Transitivity is a tough game, and gets even more challenging when you get to three and four opponents removed. But it’s not bad. The Pablo developer did an exercise a couple of years ago where he looked at the first half of the Big 10 schedule, and tried to predict the outcomes of head-to-head matches based solely on the differences with common opponents. He found that he could predict about 85% of the head-to-head results using a common opponent approach, which is essentially the same as what he got from the Pablo rating system. As expected, there were upsets (BTW, don’t try this exercise with the 2001 Big 10 football season; that was one whacky season with lots of upsets).
8. My team’s best player missed a match for some reason. Doesn’t that affect their ranking?
Sure does, which is one place where the Pablo rating system will run into problems. It assumes a constant level over the entire season. If certain players are missing, that will affect the outcome and hence the rating. However, the Pablo developer prefers this approach, wherein he integrate all sets over the entire season.
9. Do you count more recent sets more heavily?
Yes. The Pablo developer has implemented a procedure where more recent sets are weighted more heavily. He has found that the best approach is to weight sets played 42 days ago as half of those played today. While a one month half-life sounds appealing, don’t read too much into it. The Pablo developer says he is not sure physically what it means.
10. How do you determine Conference Ratings?
Over the years, the Pablo developer has struggled to figure out the best way to rate conferences. For conferences with a normal distribution of teams, a simple average works pretty well. But then again, do you use average rating or average ranking? Since ranking is not linear with rating (the difference between the #1 and #10 teams is a lot bigger than the difference between #170 and #180), average rating is probably a more realistic measure. However, this only works for a conference with a normal distribution of teams, and does not work well for conferences that are very top heavy or bottom heavy.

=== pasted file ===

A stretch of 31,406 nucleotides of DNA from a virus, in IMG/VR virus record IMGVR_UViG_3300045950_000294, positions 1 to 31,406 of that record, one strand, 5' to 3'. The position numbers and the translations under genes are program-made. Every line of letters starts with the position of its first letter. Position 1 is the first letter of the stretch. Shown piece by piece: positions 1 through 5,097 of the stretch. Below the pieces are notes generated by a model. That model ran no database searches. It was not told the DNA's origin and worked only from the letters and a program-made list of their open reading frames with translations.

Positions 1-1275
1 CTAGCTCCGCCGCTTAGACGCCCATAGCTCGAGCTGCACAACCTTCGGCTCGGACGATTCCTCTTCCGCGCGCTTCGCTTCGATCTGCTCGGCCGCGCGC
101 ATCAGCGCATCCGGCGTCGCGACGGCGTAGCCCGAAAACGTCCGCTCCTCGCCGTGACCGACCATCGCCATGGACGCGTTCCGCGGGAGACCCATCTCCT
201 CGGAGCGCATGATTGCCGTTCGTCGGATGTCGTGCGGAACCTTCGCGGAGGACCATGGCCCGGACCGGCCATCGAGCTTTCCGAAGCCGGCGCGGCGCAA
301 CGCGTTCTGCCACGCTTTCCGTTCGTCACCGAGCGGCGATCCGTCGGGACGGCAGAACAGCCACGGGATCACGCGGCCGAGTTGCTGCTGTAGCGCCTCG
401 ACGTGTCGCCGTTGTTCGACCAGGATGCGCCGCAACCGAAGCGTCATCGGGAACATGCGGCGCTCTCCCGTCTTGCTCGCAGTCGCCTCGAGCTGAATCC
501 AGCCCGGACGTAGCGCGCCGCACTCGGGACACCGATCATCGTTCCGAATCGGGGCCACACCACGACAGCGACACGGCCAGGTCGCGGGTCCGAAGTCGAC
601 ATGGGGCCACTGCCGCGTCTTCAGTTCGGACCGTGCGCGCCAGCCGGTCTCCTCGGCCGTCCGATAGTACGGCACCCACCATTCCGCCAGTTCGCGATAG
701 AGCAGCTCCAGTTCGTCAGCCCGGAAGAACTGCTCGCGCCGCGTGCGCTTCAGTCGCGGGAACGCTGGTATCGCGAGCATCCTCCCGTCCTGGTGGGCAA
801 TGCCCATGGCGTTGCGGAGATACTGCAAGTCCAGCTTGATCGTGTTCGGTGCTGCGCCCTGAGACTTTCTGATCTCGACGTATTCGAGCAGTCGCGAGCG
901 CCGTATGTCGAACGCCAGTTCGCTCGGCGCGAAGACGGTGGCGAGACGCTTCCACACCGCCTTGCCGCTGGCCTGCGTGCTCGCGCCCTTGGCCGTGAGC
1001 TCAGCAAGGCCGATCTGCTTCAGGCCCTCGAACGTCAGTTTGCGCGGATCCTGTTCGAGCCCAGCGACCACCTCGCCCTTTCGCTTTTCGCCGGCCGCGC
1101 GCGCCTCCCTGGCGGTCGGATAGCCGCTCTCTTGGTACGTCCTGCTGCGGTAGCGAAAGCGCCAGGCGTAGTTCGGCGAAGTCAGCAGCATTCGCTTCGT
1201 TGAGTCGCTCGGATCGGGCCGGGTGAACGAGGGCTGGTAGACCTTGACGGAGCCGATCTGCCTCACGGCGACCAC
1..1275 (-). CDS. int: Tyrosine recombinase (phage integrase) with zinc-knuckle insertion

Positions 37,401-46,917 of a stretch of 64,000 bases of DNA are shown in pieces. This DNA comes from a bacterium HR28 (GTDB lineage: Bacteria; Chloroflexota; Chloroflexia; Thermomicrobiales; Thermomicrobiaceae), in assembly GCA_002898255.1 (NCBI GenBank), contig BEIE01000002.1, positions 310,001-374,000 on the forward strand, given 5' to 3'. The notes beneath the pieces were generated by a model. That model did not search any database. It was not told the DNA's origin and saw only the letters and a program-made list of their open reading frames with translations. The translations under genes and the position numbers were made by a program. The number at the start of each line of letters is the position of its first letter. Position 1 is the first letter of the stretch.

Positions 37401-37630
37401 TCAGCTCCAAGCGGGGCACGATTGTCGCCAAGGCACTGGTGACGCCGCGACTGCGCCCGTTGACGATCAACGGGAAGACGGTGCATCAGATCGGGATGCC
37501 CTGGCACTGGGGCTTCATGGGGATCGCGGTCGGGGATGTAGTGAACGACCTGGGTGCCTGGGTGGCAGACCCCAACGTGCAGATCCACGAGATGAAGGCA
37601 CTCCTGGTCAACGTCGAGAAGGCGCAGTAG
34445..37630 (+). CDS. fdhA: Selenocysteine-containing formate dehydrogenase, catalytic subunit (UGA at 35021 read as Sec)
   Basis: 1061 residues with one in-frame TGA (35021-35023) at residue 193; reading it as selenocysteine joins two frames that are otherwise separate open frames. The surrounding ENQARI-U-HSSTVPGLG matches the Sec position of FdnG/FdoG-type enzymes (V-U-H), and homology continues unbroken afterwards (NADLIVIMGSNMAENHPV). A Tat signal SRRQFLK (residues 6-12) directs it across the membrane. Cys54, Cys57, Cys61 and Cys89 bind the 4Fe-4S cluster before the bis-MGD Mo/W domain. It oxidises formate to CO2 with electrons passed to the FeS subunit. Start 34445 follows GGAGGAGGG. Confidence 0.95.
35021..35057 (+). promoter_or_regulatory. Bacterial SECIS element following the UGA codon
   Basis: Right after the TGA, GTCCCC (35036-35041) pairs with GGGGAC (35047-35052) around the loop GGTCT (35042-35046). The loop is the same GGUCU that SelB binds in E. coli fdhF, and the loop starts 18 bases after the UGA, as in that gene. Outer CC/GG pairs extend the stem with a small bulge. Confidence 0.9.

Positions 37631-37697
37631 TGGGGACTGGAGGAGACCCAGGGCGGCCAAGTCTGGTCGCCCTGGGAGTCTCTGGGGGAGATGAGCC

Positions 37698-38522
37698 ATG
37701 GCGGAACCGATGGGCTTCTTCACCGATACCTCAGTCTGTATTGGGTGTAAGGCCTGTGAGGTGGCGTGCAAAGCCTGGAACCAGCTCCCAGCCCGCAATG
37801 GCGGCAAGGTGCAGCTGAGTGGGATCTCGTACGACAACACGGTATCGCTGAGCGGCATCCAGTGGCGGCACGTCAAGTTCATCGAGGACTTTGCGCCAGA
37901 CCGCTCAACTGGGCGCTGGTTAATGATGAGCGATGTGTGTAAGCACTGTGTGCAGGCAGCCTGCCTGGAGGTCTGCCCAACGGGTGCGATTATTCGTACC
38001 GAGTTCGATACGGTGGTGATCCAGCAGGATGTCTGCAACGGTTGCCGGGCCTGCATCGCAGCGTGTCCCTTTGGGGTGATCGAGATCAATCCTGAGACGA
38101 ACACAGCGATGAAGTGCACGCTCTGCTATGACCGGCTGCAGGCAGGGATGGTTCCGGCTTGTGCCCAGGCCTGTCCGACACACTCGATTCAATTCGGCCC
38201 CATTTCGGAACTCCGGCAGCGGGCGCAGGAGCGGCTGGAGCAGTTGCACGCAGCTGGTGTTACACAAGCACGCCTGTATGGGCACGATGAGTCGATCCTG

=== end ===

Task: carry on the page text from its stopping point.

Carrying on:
Instead of using average, the Pablo developer has come up with an approach that he thinks better reflects the quality of the conference including the distribution. It is what is called the 50/50 rating for a conference, and refers to the rating that a team would need in order to have a 0.500 record against conference teams. From a Pablo perspective, the conference 50/50 rating is the rating that would be needed to have an overall 50% chance of winning matches against the conference teams on neutral courts. The beauty of the 50/50 rating is that for a conference where the teams are normally distributed, the 50/50 rating is just the conference average. So a conference of 8 teams where the teams are rated 3000, 3500, 4000, 4500, 5000, 5500, 6000, and 6500, the 50/50 rating is just the average, 4750. Moreover, in this distribution you can clearly see that a team rated 5750 are likely to win just as many as they are to lose (there are just as many conference teams above 4750, and by the same amount, as below).
However, compare that conference to one where the 8 teams are rated 7200, 5400, 5200, 4700, 4400, 4000, 3600, and 3500. Despite the average still being 4750, the team rated 4750 will not fare the same. For starters, a team rated 4750 will be rated higher than 5 of the 8 teams. However, the average difference between them and the teams they are favored against is smaller than the difference between them and the teams against whom they are underdogs. The 50/50 rating lets us balance these two issues. The 50/50 rating for this conference is 4617.3, which indicates that the average overrates the overall strength of the conference.
The net result of the 50/50 rating is that it gives us an indication of the balance of the conference. When the 50/50 rating is higher than the average, as is generally found for the WAC, it indicates that the conference is top heavy. When the 50/50 rating is lower than the average, it indicates a conference that has a team out of line at the bottom.
It should be noted that there is really nothing inherent about the50/50 rating that makes it the best measure of conference strength. For example, one could use a 75/25 rating, which is the one that would be required to win 75% of matches. The reason the Pablo developer likes the 50/50 rating, however, is because it reduces to the average for a normal distribution of teams.